Kidney donation

Jackie Bladow, left, is scheduled to donate one of her kidneys to Kathy Mullen, right, in December.

BURLINGTON — How far would you go to help a friend?

Jackie Bladow, a fifth grade teacher at Dyer Intermediate School in Burlington plans on donating one of her two healthy kidneys to her friend, Kathy Mullen from Salem Lakes in Kenosha County.

Mullen used to work with Bladow’s husband and she’s remained a family friend for years.

Still, Mullen did not expect, when she met up with the Bladows for lunch one day, that Bladow would offer to donate one of her kidneys to her.

“I was in shock. I didn’t know the right words to say. I still don’t know the right words to say,” said Mullen. “You don’t expect somebody to be a match and say, ‘I’ll donate.’”

“I told her she’s stuck with me at the hip forever,” Mullen said.

An unlikely match

Bladow first got the idea of becoming a living organ donor when her friend Stephanie Skrede’s daughter, Sophia, at 10 months old needed a liver transplant.

Because the liver can regenerate, surgeons can remove a section of a liver from a living person and both the donor and recipients’ livers will regrow.

Bladow put herself on the list of interested donors, but a match was found with a member of Skrede’s family, so Bladow was never tested. But she kept an eye out for another opportunity to be a living donor.

“Just the draw of knowing that I have the power to really help somebody and change the course of their life,” said Bladow. “And in the case of kidney donation give them their life back.”

Mullen receives dialysis, a process that removes excess water, solutes and toxins from the blood, three times a week. The process takes about three hours, which Mullen said, “tires you out.”

Because of this, Mullen has only been able to work two or three days a week. Bladow’s husband knew Mullen was sick and asked how she was doing. Mullen answered honestly that she was struggling and mentioned that she was on the deceased donor list.

“She pretty much had nobody in her immediate family who could help her,” said Bladow. “Just sitting at that lunch I said, ‘Well I’ll get tested.’”

Bladow had to undergo extensive testing to make sure her organ was a good match for Mullen and that she would not experience significant health risks.

Dr. Michael Zimmermann, a transplant surgeon at Froedtert and the Medical College of Wisconsin, where Bladow and Mullen are scheduled to undergo their transplant, said that compatibility for kidney transplants are rare even among relatives.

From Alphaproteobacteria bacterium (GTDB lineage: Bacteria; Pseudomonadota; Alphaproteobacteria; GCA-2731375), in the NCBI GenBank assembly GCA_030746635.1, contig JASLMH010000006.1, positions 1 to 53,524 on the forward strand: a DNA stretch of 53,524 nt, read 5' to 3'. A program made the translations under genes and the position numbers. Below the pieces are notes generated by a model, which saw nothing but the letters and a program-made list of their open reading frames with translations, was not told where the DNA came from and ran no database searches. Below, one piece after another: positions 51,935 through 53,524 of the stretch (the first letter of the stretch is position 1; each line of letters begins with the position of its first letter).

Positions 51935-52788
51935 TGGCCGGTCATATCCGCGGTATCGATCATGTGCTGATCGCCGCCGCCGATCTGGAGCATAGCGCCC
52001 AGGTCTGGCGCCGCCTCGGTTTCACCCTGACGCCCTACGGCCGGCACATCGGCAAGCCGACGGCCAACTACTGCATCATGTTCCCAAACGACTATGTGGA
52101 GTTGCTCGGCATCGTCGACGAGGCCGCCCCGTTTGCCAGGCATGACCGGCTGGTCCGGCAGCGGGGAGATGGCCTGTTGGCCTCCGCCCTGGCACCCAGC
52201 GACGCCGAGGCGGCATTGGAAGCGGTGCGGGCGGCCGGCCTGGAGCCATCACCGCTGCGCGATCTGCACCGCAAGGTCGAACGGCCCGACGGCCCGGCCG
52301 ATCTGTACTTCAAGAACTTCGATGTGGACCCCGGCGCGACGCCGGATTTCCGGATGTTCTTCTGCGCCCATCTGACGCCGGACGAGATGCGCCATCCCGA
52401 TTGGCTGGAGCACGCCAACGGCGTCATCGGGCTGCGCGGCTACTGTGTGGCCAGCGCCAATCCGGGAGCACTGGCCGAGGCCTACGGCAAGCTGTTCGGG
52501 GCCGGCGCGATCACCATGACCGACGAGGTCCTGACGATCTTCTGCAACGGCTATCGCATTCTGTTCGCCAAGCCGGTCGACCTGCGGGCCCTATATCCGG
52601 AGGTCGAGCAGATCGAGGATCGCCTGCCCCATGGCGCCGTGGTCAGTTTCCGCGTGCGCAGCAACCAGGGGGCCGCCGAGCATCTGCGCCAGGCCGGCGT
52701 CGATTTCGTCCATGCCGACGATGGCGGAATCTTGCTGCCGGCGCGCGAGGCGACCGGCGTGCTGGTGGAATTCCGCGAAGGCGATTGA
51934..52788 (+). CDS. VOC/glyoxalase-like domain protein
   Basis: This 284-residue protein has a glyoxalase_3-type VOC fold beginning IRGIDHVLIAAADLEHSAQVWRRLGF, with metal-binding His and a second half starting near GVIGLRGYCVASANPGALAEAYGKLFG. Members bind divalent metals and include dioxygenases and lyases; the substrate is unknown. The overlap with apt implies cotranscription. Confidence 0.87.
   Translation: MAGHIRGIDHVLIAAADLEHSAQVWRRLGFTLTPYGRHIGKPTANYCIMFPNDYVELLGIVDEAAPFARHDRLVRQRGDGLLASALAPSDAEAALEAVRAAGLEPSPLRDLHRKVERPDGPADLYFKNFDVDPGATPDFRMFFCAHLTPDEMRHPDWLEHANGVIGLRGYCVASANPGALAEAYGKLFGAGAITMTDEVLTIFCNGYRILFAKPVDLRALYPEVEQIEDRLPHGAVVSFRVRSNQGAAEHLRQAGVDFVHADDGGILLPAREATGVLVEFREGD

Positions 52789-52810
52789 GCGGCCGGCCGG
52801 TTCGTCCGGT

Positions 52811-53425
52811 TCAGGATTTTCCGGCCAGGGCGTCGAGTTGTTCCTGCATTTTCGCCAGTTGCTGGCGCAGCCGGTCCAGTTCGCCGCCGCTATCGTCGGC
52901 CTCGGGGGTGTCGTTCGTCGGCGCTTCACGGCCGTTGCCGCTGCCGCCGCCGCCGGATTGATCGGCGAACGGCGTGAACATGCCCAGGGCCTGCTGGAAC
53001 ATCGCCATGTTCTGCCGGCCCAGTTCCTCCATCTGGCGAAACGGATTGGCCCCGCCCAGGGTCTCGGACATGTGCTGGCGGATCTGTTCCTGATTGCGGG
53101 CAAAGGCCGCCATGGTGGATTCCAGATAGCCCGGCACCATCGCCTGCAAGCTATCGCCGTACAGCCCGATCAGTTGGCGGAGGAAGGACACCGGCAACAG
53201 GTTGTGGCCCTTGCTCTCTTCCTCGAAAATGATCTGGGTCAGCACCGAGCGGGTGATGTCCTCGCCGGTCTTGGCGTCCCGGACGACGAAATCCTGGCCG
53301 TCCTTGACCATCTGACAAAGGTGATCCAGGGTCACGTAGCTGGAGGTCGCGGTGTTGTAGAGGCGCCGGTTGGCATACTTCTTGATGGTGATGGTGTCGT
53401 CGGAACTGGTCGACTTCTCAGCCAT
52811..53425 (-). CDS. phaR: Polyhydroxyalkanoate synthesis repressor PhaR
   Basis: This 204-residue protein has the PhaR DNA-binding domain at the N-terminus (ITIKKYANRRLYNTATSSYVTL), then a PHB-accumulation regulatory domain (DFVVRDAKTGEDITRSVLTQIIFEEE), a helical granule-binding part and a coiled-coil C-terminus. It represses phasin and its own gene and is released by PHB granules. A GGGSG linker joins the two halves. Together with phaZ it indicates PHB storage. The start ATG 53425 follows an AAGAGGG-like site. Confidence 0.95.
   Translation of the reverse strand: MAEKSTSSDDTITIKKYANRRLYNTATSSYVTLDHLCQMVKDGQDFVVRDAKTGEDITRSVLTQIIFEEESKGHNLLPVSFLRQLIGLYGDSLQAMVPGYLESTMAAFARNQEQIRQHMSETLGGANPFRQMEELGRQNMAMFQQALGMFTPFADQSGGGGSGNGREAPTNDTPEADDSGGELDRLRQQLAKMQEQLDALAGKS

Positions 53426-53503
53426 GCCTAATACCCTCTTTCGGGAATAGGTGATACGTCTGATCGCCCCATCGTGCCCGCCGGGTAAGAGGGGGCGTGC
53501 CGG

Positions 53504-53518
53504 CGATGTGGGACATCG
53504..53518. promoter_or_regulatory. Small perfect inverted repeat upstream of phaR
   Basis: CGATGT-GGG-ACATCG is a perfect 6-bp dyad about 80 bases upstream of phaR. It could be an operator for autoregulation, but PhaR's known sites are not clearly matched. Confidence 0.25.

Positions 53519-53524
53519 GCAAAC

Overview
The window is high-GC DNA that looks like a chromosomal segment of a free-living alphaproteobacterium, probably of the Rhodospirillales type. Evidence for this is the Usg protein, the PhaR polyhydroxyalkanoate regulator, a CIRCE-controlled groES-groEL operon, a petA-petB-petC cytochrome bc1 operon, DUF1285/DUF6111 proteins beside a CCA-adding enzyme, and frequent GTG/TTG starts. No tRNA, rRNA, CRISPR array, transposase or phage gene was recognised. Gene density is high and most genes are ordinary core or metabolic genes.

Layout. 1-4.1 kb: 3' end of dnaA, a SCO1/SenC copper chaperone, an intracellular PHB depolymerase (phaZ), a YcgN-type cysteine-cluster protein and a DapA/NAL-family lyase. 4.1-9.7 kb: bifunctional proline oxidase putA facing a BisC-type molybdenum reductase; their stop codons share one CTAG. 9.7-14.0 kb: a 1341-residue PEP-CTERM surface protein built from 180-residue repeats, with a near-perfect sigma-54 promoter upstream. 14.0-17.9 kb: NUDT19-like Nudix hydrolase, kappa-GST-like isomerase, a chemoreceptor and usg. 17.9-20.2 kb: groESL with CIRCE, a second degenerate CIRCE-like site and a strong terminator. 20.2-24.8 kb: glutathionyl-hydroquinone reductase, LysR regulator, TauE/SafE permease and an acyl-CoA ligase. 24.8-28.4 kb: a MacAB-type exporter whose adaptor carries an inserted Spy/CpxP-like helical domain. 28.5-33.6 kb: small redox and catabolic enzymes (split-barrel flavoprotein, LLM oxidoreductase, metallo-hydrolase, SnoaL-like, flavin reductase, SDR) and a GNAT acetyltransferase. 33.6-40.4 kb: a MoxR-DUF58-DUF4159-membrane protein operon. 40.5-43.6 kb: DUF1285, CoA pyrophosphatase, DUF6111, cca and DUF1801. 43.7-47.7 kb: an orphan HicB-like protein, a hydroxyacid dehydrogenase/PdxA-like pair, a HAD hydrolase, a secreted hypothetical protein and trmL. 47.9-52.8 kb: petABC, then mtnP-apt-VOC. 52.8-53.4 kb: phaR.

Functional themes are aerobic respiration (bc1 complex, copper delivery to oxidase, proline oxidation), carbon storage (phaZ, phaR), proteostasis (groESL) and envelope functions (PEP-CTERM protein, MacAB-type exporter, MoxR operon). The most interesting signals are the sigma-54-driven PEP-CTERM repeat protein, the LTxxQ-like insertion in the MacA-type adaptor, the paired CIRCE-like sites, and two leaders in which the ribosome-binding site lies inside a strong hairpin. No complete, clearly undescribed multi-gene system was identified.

“To not be related to the recipient is even more rare,” said Zimmermann.

Yet Bladow and Mullen were a match.

Zimmermann said he’s starting to see more unlikely matches come through his doors as more people become aware of living organ donation.

“With increasing awareness of donation, we hope that number continues to go up,” he said.

When Bladow found out they were a match, she left a stuffed elephant and a card at Mullen’s work place (which is also Bladow’s church). When Mullen got to the part on the card where it said they were a match, Bladow popped out of a closet to surprise her.

“It was pretty perfect,” she said. “Lots of fun.”

A big decision

Zimmermann said that like any other surgery, a kidney transplant poses risks, such as bleeding, pain and infection, to both the donor and the recipient.

For Mullen the decision to go through with the surgery was fairly easy.

“It would give me my life back,” said Mullen. “I’ll be able to work. I’ll be happy. I won’t be on dialysis three days a week.”

Mullen has been on the deceased donor list since November of last year. Zimmerman said people in need of kidneys can wait 5 to 7 years before receiving a kidney, depending on their blood type.

For Bladow, who is healthy, undertaking the surgery also presents a risk. Zimmermann said that since living organ donation is less common, it’s difficult to study. But some preliminary studies have found that renal failure among kidney donors is rare.

“It’s probably because people who donate kidneys are very healthy,” said Zimmermann.

Based on her medical history, the staff told Bladow that she had a .01 percent chance that her remaining kidney would fail.

But she said that ultimately the decision was grounded in her religion.

“For me it’s a matter of faith,” said Bladow. “I’m a Christian. That’s where I’m making the decision from — that God is in control because he put (Mullen) in my path right when she needed this kidney.”

Counting down

Bladow and Mullen are scheduled to have their surgeries on Dec. 5.

Bladow chose that date so she would have time to recover during the holiday break. As part of the screening process, Bladow was introduced to other living donors who told her the recovery was similar to recovering from a cesarian section.

“I’m anticipating definitely laying low and just taking it easy and rehabbing a little bit at a time,” said Bladow.

In the meantime, she and Mullen have to stay as healthy as possible.

“Words can’t explain how excited and happy (I am that I’m) going to get a life back,” said Mullen. “I just can’t find the words enough to say thanks to Jackie.”

Bladow is raising funds to help offset the costs not covered by insurance for her and Mullen. A GoFundMe account has been set up and a bowling night fundraiser is scheduled for Nov. 11 at Guttormsen Recreation Center, 5411 Green Bay Road in Kenosha.

For more information, visit https://tinyurl.com/y7jvhcar.

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Christina Lieffring covers the City of Racine and the City of Burlington and is a not-bad photographer. In her spare time she tries to keep her plants and guinea pigs alive and happy.

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